Uganda’s President Yoweri Museveni, left, and South Sudan’s President Salva Kiir shake hands outside the presidential palace in Juba, South Sudan Thursday, May 3, 2018. South Sudan’s troubled ruling party is trying to pull itself together ahead of a new round of peace talks but the visit on Thursday of Uganda’s President Yoweri Museveni came amid reported friction inside the administration of South Sudan’s President Salva Kiir.
JUBA, South Sudan — South Sudan’s troubled ruling party is trying to pull itself together ahead of a new round of peace talks on the country’s civil war, with high-profile assistance from Egypt and Uganda.
The attendance on Thursday of Egyptian Foreign Minister Sameh Shoukry and Ugandan President Yoweri Museveni at a special party conference came amid reported friction inside the administration of South Sudan President Salva Kiir.
Kiir has faced recent calls for his resignation as international frustration rises with the five-year civil war in the East African nation that has left tens of thousands dead and created Africa’s largest refugee crisis in years.
Kiir’s administration has been marked by the departures of several high-profile officials who accused their former colleagues of blocking the path to peace and profiting from the conflict.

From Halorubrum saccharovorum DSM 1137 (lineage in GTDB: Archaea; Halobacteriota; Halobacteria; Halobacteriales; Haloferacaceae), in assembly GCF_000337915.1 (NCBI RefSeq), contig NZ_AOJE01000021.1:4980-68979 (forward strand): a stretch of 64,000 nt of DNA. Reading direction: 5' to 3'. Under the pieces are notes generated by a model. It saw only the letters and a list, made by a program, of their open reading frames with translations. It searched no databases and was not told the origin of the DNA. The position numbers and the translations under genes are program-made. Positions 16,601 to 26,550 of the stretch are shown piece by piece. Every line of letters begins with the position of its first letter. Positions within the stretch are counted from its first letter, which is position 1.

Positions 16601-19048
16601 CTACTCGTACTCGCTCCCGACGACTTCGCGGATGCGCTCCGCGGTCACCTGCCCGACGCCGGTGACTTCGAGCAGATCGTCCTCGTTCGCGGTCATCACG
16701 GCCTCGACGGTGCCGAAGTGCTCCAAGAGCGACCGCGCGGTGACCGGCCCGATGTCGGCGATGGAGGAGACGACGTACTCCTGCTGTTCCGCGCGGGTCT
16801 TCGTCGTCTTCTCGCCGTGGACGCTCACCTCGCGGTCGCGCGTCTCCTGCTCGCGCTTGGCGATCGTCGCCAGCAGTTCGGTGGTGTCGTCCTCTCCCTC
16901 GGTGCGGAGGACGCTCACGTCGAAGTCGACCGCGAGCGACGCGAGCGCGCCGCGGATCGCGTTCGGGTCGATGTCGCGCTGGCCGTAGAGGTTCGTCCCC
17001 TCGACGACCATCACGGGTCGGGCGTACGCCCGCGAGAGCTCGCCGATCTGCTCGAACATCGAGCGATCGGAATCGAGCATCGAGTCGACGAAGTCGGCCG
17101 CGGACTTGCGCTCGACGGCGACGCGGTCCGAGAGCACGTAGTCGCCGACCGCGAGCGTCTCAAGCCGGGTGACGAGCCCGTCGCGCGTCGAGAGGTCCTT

The ruling party said even the opposition had been invited to its conference this week, but the opposition refused. The warring sides are expected to attend the next round of peace talks mediated by a regional bloc in neighboring Ethiopia starting May 17.
“There comes a point where leaders must rise above challenges and turn crisis into opportunity,” Kiir told the gathering.
Uganda’s president warned people not to make the mistake of pushing South Sudan into a vacuum by asking Kiir to step down. He urged South Sudan’s leaders to embrace dialogue “whatever the political differences.”
Museveni, whose country has taken in well over 1 million refugees fleeing South Sudan’s fighting, also called on members of Kiir’s administration to show restraint among themselves, saying that “force is reserved for the enemy.”
Conflict experts said they viewed the party’s attempt at unification with skepticism.
“It’s a smoke screen and a public relations recovery exercise. It’s futile because when they come together they loot and when they disagree they kill,” Jacob Chol, professor of comparative politics at the University of Juba, told The Press.